• Enterprise will continue to demand Windows 7, because to roll out Windows 8 'properly' the costs will rocket due to mass purchase of touch-enabled hardware and additional user interface training;
  • OEMs will sell Windows 7 PCs alongside Windows 8 systems because they will find it almost impossible to present the benefits of Windows 8 on desktop systems;
  • Microsoft will once again find itself in a position where it has to offer longer-term support for the older operating system;
  • Windows 9 will look significantly different to Windows 8, and likely switch back to the 'traditional' Windows interface;
  • Depending on how Windows RT tablets sell, Metro could well be on life-support come Windows 9.

Image credits: Craig Simms/CNET, ZDNet.

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Topic: Windows

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691 comments
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  • It works fine

    I've been using it on my laptop and it's fine. Works fine with keyboard and mouse. The one significant gripe I have is the two version of IE that don't speak to one another. It would be nice if there was a "open on the desktop" option on the Metro IE, and it would also be nice to have the ability to run the same metro app side by side using the snap feature.

    But otherwise this article, like many others from people "in the know" making outrageous, statements and predictions (and then quoting one another to make it seem as though they hold the majority opinion), is considerably overblown. I've been using it on a legacy device not optimized for Win8 - haven't felt any need to roll back to Win7. IMO the Metro start screen is better than the traditional desktop start screen and I see no advantage to the 'start' menu over the 'charms' bar. There's a few things I don't love, but I haven't yet found anything I hate in Win8.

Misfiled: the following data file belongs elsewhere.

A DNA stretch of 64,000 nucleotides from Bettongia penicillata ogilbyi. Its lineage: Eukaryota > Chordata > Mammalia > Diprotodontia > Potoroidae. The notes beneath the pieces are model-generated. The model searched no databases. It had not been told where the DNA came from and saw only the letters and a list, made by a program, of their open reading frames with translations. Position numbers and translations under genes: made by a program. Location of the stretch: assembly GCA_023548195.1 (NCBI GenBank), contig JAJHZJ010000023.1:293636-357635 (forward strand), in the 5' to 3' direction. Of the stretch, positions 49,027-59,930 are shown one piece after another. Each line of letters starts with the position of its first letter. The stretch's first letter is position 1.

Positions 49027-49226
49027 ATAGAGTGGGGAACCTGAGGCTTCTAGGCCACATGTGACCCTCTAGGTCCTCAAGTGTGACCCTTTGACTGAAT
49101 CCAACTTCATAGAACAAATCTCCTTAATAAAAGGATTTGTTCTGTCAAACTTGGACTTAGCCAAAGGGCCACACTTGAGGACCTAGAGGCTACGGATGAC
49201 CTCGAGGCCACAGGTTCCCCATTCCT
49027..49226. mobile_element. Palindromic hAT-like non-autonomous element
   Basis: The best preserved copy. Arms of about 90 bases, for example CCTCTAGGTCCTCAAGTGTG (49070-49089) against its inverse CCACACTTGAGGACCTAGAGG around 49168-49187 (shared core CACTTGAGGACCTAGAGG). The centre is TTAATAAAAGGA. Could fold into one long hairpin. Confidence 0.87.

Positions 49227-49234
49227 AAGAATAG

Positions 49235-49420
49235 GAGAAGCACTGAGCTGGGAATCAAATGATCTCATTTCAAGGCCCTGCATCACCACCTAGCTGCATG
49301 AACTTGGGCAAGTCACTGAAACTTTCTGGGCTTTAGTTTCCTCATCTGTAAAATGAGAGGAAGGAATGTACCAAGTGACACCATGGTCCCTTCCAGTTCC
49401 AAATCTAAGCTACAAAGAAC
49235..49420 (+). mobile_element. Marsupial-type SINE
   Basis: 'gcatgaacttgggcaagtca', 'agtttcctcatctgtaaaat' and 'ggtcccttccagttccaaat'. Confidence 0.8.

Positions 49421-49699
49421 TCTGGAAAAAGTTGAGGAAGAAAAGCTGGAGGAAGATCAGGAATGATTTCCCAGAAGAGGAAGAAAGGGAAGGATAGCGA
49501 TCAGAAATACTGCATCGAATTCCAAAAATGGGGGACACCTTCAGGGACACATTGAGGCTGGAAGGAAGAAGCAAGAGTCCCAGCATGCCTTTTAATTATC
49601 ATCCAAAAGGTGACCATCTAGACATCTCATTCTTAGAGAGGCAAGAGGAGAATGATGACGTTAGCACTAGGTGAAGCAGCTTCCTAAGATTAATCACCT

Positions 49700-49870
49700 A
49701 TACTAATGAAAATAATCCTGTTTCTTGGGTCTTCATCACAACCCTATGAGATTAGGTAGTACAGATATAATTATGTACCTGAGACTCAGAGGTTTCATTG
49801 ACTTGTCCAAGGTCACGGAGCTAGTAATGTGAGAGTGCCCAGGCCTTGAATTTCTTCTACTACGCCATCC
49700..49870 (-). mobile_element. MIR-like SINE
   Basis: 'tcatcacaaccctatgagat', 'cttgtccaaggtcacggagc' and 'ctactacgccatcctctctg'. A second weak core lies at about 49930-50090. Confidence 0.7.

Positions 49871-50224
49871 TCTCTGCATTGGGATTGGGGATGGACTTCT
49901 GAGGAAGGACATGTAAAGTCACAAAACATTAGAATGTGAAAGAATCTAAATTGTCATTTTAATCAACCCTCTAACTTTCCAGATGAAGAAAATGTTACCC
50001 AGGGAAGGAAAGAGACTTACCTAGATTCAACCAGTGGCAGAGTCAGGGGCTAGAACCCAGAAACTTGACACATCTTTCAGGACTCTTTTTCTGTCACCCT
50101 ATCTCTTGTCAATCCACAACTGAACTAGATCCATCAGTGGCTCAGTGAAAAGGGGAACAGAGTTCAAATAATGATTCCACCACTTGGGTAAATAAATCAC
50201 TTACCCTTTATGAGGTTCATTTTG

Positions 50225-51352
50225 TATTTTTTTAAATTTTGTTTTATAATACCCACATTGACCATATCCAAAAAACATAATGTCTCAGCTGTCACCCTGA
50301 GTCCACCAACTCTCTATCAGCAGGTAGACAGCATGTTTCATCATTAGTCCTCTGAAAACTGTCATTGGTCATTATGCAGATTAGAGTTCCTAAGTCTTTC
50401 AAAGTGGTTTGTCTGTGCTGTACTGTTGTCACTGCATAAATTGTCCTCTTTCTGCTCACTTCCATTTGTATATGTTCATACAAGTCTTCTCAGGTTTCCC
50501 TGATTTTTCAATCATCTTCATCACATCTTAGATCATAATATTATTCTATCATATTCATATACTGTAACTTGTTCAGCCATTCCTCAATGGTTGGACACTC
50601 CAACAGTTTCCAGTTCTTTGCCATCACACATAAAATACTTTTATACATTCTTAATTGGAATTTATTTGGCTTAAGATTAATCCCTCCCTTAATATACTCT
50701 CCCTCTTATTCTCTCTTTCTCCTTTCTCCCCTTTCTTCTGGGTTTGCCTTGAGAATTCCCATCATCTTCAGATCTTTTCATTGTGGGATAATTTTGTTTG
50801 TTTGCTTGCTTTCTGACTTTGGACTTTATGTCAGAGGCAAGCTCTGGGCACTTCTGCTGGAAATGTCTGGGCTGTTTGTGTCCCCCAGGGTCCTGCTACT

widow maker
    • Swiping open a locked screen

      has been an issue for me with a mouse. First of all, holding the left mouse button down and dragging up is a very unnatural movement. Second, I can't count how many times that I've dragged it, it went as far up as it will, then it fell back down. Apparently you have to have the mouse cursor far enough down on the screen before you start your click and drag for it to take. So that's all extra motion needed to simply be able to enter a password.